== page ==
Eureka and the Problem of Too Many Experts
The moral case for being more skeptical of experts.
Trust the experts.
It's something we've heard a lot over the past two years. The theory behind it is that these people are experts in their particular field and therefore know what should and shouldn't be done. Particularly when it comes to something incredibly serious and consequential for people who aren't experts. It's important to trust that they know best and to do as they ask. This is the whole point of becoming an expert in a particular field. Otherwise it's rather useless to become an expert in such a field. However, there are things people don't realize about experts. Mainly the fact that despite their vast array of knowledge, they are still human beings.
Like any other human being, they make mistakes. They don't always think things through appropriately and often develop instincts about things. Regardless of whether or not it's based on anything approaching the knowledge they have. Expertise is supposed to be a process of trying to avoid making such assumptions and mitigate the effects of instincts. But it's never entirely gone. No matter how much training someone receives, or knowledge they acquire, they will always have some level of those natural human functions. And when they get together, those ideas can be amplified. Especially if they all have the same knowledge or expertise in a particular area. Or even in a variety of areas.
The assumption of the people in the room is that their expertise gives them insight into things that wouldn't otherwise be available. As a result, any decision being made must be the correct one. Even if what ends up happening when the decision is played out doesn't wind up the way they wanted it to. Experts come to the conclusion that there must be some other reason why things didn't end the way they expected. Because it obviously couldn't be their own fault. They are the experts after all. What could possibly go wrong?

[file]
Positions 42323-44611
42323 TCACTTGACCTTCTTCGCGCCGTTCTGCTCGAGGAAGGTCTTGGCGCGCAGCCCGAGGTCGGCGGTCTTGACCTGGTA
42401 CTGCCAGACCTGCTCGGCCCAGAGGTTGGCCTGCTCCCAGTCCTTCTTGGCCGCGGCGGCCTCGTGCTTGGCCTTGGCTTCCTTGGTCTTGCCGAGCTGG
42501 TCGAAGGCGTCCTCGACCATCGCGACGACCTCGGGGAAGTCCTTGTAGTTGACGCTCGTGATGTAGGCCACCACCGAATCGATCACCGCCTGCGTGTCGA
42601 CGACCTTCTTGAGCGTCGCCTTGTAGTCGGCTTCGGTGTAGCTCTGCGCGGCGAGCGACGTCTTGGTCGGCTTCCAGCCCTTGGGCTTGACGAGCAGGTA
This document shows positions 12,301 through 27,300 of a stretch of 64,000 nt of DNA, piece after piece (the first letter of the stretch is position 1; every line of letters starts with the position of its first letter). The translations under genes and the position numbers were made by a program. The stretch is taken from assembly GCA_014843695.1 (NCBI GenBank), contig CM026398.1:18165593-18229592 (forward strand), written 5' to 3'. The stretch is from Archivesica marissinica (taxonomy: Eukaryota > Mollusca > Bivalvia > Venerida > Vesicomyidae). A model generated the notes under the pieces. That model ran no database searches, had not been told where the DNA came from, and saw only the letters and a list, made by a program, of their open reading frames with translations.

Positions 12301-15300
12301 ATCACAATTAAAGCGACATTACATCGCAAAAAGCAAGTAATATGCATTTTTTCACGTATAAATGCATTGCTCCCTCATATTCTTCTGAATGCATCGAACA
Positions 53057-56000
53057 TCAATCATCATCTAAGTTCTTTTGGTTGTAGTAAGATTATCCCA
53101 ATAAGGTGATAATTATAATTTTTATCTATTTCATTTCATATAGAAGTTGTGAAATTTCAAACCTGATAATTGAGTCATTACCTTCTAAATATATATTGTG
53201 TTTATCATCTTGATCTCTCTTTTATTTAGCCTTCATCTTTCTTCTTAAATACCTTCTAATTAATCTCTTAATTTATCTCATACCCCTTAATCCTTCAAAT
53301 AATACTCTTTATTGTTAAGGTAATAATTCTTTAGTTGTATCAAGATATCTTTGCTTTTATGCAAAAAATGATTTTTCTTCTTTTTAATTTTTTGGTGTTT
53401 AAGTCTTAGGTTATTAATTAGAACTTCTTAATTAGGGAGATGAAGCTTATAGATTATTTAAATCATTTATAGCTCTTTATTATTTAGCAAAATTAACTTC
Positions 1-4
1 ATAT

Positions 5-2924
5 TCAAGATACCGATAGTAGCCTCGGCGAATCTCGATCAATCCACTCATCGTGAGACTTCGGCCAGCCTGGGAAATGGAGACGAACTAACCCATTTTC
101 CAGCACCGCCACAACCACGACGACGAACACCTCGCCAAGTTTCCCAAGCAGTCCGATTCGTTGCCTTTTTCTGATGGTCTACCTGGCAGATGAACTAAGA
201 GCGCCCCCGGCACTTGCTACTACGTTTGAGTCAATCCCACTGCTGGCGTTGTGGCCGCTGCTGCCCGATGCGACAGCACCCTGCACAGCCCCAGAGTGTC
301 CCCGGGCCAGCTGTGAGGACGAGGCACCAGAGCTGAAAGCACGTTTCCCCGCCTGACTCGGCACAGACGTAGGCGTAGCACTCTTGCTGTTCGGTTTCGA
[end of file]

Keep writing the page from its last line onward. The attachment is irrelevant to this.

Eureka is fundamentally about the answer to that question. When you put a group of experts in one place and have them in charge of literally everything. You would think that they would correct each other. That they would be able to deal with any problems that might come up. But in fact what ends up happening is that the inability to see what they didn't think was important was actually incredibly important, gets amplified. When you don't think things through, you get things wrong more often, not less.
Which is what makes Sheriff Jack Carter, played brilliantly by Colin Ferguson, so important. Precisely because he's not an expert. At least not in the way that everyone else in the town of Eureka is. He sees the errors of the people in charge. What he's an expert in is knowing where and how people fail to understand the obvious. How to stop compounding the negative aspects of human beings’ natural instincts.
Do yourself a favour and check out how experts fail by watching Eureka as soon as you can.
In addition, I would love it if you’d subscribe, whether it’s the free version or the paid version doesn’t matter, it’s going to mean a lot.